LISA: Spotify is one of my best friends. That was introduced to me by my partner. He is a huge fan of Spotify. In fact, I was talking to him about playlists the other day. He has been with Spotify for about ten years or more, and over the past six months I have created more playlists than he has because I got so into Spotify. I have several kinds: power playlists to make you feel strong, and relaxation and calming playlists for when you need some downtime. I really do recommend that – and with Spotify, of course, you have podcasts. So, you can listen to different wellbeing podcasts. There is just such a wealth of good stuff on there.

MAGGIE: That is the other thing. There is so much you could spend your whole life focusing in on – how to improve your mental health and wellbeing. But you do have to get on with life as well. It is about a balance; it is about recognising that it has got a role to play. And that our to-do lists are not necessarily what drive us. We still do have to have to-do lists.

It is the same in schools. We still do have to deliver literacy and numeracy and all those things. What this is about is feeling like you can legitimately include this kind of stuff into the day-to-day life of a school by doing what you said: five minutes at a time, ten minutes at a time, finding that small amount of time, because we believe that the benefits of that small amount of time are much greater than the time that it has taken to do it. So, I think it is about permitting this culture – and I think one of the other things that we have focussed on, when we were talking about the crying in the toilet stuff, is that you are scared sometimes to show to your colleagues or to the children or to the leadership that you are vulnerable. We are all vulnerable. We all have moments when we are not as confident as we want to portray. We do feel vulnerable; again, it is about that being OK, and it being OK for people in a work situation to say, “I am feeling pretty bad at the moment” or “I am feeling wobbly”. Sharing your vulnerability, and it being OK to do that and being there for each other. Have you got experiences of that kind of thing?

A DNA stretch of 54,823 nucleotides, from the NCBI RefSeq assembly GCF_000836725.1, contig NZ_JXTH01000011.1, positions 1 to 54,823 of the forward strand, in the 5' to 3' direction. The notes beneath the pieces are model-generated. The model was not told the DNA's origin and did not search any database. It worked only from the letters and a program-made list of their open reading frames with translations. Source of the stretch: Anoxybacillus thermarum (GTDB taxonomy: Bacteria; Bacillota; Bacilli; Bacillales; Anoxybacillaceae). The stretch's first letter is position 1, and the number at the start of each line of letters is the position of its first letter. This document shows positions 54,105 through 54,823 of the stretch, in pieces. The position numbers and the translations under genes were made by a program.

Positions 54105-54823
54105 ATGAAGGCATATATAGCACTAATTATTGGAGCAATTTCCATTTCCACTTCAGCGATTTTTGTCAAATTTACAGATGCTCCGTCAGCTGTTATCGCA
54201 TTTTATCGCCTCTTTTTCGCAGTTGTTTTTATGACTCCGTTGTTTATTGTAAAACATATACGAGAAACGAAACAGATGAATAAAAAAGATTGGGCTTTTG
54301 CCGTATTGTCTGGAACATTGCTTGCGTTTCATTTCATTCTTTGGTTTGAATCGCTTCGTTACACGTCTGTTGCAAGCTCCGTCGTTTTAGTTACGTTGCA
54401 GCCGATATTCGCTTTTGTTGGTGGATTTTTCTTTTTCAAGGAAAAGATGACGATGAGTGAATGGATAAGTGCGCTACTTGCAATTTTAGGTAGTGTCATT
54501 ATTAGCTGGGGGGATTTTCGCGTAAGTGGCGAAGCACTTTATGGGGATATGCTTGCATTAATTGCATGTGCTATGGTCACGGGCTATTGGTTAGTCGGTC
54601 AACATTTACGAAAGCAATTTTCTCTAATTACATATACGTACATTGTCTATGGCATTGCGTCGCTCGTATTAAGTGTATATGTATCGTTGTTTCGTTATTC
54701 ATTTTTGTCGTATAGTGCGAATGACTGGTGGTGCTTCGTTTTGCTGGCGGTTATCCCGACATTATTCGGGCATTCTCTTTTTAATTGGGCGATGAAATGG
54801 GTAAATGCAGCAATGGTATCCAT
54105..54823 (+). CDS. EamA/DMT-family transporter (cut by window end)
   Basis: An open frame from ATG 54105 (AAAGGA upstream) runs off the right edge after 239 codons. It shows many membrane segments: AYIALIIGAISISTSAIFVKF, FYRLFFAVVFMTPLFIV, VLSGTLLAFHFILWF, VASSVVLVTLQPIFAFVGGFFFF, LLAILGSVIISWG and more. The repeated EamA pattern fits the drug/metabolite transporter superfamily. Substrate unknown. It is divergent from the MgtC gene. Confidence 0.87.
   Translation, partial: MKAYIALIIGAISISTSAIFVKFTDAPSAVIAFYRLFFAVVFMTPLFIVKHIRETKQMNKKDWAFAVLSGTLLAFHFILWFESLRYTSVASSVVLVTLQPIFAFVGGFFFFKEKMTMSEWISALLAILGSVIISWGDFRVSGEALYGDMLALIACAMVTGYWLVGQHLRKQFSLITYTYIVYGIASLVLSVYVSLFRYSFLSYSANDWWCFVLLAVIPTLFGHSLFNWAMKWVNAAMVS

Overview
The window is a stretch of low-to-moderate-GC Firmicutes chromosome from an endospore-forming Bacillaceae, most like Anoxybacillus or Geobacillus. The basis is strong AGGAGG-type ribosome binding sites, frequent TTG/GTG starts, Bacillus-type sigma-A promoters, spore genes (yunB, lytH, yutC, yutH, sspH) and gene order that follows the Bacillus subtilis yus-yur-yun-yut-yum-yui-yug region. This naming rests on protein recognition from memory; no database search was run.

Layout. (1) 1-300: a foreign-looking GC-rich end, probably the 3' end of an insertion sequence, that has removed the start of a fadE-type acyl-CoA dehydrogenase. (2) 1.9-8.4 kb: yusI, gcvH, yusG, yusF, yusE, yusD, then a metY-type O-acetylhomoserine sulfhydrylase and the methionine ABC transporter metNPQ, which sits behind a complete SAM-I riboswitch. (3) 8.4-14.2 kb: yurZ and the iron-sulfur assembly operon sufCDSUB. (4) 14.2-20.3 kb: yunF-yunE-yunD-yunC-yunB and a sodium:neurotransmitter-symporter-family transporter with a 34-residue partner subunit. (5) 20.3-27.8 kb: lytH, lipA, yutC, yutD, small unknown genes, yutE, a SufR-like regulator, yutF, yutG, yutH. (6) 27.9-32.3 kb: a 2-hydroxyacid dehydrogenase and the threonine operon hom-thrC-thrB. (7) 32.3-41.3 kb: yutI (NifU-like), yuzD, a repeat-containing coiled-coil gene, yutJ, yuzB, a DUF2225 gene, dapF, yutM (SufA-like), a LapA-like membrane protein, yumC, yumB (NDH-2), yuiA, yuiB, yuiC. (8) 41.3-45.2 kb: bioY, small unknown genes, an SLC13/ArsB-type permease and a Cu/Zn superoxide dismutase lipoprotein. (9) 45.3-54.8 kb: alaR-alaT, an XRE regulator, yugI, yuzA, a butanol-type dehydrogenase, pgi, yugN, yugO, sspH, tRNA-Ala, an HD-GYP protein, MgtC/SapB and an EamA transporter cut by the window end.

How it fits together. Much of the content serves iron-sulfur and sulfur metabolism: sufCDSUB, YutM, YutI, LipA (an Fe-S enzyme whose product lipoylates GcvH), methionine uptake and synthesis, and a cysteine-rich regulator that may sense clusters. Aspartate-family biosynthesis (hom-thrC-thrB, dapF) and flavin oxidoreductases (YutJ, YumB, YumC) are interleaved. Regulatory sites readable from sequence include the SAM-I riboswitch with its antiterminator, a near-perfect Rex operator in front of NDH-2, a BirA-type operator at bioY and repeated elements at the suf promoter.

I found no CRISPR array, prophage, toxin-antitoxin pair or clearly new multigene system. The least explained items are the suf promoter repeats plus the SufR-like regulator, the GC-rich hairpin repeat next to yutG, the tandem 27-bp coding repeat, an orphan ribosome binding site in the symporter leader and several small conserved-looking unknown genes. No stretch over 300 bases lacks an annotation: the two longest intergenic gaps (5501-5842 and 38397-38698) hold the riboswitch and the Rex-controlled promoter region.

LISA: I really have. When we went into lockdown, I was starting to go through a divorce. It was finalised during the lockdown and during that time my team were having regular virtual meetings. And I went to one of the meetings to find that my team members were starting off by sharing with champagne moments – positive moments from their day. And I did not have a champagne moment to share that day. So, I said “I am going to tell you now that my mental health is not great. I am struggling.” After all, we are the social, emotional, and mental health team. I felt that we need to be able to talk about our own mental health to each other.